Since 1991, DREAM Center has provided services in:
Begun by four women in 1991 as the Alcohol and Drug Prevention Coalition in an old funeral home at the corner of Madison and Columbus streets, the DREAM Center of Whiteville has a different location, name and director, more diverse goals, and an ambitious challenge in the near future.
Now headquartered in another former funeral home a few blocks down Columbus Street, off Martin Luther King Boulevard, the DREAM Center is a vital part of the community with a dozen programs that enrich the lives of thousands each year.
Most of the center’s programs involve health and education. From bringing healthy babies into the world, to nurturing children and raising them drug-free, from balancing a checkbook to buying a home, center employees guide students through learning processes that empower them to achieve their goals and become successful role models for others.
The DREAM Center is a community development corporation (CDC), a type of non-profit organization that has a broad commitment to serve its community, and that can adopt a wide scope of programs.
Communities with qualified CDCs that are able to administer state and private grant programs enjoy the benefits of those programs, and communities without organizations like the DREAM Center have to pass up many grants.
Evelyn Troy has been the driving force behind the center since she took over directorship in the fall of 1993, taking a hasty retirement as assistant principal of Williams Township School.
“It was addressing a need that I recognized,” Troy said of her decision to give up a secure state job and jump into a career with a start-up nonprofit. “I felt I could make a difference.”
She quickly learned that operating a nonprofit is “like running a business.” She incorporated the center and sought out grants and programs. In 1994, she began the center’s longest-running program, IMPACT, a state-funded program that still tests for HIV and syphilis and educates on the diseases’ prevention and care.
In 1997, she oversaw relocation to the current location in a building donated by Arthalia Bennett Spaulding, and changed the name to the DREAM Center.
Many children throughout the nation suffer from malnutrition. During the school year, they eat at least one nutritious meal – lunch – each weekday, but during the summer break, that nourishment is often inconsistent.
In 1997, the DREAM Center brought the USDA Food Service Program to the county, arranging hot meals for hundreds of children each day – 19,000 meals in one summer – accompanied by a nutrition-based activity. Beginning this summer, Whiteville City Schools is managing this program.
The center partners with dozens of organizations, from churches and schools, to private and public organizations. It works with several Columbus County government departments, as well as ones on the state level and the U.S. Dept. of Agriculture.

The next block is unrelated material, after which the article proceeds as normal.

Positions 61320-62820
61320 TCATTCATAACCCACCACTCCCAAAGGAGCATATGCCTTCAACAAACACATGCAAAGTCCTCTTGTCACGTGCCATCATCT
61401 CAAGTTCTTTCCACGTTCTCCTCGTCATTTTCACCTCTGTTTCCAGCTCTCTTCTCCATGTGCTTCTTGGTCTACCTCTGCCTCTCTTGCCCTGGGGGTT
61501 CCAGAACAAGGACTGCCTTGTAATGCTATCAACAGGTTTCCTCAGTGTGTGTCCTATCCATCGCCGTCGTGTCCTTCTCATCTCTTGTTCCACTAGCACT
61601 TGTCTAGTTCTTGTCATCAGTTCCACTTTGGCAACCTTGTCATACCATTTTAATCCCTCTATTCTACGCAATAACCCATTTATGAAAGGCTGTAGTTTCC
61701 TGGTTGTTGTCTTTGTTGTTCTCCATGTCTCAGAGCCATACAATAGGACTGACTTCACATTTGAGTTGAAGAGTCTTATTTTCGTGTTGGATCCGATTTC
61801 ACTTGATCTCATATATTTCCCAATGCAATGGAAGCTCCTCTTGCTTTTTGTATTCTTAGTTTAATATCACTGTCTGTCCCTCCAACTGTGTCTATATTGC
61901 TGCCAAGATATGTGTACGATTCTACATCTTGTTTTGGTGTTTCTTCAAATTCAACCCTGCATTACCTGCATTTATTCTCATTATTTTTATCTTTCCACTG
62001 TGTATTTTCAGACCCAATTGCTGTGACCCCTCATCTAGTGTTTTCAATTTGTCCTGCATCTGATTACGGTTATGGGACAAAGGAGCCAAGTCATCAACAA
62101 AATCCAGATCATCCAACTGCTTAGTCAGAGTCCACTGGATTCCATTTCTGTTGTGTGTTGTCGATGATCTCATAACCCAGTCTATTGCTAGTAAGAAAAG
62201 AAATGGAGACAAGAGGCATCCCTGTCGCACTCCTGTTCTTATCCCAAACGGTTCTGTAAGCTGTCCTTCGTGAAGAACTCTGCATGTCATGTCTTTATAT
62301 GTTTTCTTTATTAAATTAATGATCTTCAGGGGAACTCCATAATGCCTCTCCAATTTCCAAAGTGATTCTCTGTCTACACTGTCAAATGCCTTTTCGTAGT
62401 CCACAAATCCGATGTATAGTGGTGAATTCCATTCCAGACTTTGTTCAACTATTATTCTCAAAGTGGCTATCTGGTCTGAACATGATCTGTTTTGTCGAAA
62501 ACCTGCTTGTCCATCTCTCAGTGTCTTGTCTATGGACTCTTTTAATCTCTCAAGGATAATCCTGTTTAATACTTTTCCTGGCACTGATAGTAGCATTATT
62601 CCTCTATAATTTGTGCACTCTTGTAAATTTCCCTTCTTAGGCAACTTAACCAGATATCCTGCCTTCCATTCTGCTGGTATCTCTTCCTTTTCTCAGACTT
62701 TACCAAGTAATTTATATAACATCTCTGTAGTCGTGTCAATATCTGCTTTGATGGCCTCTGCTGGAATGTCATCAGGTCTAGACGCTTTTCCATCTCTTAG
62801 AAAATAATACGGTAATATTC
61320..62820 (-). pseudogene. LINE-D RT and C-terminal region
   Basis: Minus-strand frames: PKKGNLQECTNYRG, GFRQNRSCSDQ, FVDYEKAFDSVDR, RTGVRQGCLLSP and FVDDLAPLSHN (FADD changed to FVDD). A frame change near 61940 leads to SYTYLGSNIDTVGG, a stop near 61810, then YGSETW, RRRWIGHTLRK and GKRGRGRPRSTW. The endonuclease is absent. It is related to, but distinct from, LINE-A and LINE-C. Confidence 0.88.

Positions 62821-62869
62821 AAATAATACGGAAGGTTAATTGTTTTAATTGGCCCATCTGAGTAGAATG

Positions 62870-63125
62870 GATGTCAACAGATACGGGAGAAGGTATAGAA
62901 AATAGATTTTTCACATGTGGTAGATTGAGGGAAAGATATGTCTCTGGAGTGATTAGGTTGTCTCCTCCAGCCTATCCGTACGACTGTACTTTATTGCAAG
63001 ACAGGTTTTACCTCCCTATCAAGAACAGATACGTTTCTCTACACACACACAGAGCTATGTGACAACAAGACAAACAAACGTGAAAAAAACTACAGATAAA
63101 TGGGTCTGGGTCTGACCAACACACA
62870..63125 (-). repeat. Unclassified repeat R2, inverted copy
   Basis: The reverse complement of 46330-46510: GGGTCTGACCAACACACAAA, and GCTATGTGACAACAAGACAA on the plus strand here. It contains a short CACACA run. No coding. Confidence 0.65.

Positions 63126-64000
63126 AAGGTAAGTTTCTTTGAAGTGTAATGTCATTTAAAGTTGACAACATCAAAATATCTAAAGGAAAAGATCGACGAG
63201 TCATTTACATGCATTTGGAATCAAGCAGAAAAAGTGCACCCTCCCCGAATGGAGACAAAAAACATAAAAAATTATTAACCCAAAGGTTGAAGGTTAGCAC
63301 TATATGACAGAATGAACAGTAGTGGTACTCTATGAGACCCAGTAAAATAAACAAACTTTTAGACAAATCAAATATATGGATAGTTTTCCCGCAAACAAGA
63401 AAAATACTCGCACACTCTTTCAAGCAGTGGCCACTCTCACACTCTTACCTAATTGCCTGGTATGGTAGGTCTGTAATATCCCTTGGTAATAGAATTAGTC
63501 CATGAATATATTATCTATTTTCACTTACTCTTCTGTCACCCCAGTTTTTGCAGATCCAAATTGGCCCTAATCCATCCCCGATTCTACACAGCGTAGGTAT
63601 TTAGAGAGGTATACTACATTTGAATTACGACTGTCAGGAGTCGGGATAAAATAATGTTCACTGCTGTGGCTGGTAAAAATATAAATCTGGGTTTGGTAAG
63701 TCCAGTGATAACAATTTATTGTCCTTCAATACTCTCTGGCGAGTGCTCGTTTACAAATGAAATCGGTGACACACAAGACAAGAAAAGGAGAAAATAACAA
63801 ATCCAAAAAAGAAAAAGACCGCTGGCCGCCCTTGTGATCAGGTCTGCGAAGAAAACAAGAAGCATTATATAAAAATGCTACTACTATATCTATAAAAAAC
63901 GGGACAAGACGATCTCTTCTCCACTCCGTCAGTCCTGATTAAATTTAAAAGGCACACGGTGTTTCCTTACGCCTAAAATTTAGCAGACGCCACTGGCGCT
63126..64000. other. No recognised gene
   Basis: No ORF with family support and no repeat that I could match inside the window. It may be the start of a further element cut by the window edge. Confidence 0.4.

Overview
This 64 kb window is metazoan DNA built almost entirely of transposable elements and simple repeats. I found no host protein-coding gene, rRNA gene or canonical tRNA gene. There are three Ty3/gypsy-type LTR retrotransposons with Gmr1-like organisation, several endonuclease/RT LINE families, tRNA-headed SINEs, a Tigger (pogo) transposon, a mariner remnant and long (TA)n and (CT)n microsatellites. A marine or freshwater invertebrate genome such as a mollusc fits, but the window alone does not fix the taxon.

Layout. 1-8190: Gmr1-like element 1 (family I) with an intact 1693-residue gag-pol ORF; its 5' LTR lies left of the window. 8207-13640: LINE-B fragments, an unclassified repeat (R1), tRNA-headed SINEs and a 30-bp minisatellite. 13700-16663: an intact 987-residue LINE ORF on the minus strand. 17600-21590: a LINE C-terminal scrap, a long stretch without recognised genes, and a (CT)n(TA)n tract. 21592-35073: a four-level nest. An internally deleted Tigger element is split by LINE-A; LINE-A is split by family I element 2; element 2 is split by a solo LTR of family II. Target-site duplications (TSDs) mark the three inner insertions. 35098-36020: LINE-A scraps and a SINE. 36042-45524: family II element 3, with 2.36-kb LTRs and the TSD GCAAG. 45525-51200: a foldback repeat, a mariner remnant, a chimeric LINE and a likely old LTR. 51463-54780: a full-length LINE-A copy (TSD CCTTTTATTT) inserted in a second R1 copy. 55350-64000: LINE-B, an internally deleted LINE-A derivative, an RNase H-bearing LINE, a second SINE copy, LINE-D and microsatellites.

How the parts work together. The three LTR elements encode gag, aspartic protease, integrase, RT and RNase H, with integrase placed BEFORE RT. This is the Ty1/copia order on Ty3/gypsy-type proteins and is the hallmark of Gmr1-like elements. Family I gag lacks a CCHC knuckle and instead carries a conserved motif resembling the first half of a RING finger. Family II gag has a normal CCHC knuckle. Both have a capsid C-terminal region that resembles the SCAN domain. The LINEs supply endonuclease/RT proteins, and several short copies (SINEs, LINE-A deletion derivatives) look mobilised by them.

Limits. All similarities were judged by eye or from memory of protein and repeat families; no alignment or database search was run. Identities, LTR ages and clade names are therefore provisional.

Troy is retiring this year, and the center’s board has installed another career educator, Carol Caldwell, to continue her vision.
“She says she believes she was born to take over,” Troy said about her replacement. “That everything she has done in her life has been to help prepare her for this.”
As the center completes its second decade, and enters a new era of leadership, Troy revealed her wish-list for the future of the center and the community. At least three programs could be expanded – Housing, Safe Haven and Nurturing Parenting – she said. She would also like the center to help more non-profit groups understand the business of running a nonprofit, and to grow their capacities.
A constant challenge for the DREAM Center is fundraising. Grants usually fund specific budget items to serve their interests, but other expenses are often left to the center. These include maintenance on the building, electricity, computers, telephones and other equipment, as well as marketing, annual audits and other expenses that burden all organizations.
Only the first floor of the two-story building is handicap-accessible, and the entire building is crowded with offices, classrooms and a computer lab. Major renovations or a relocation are inevitable, but not in current plans. BB&T employees in the company’s Lighthouse project are making much-needed repairs to the 70-year-old building, and Lowe’s is donating some materials to keep it a welcoming place for the hundreds of children and adults who visit each month.
The center will conduct a large awareness campaign to promote its programs throughout the county, and will begin with a fundraising event next month at the Whiteville City Schools administration building in Whiteville.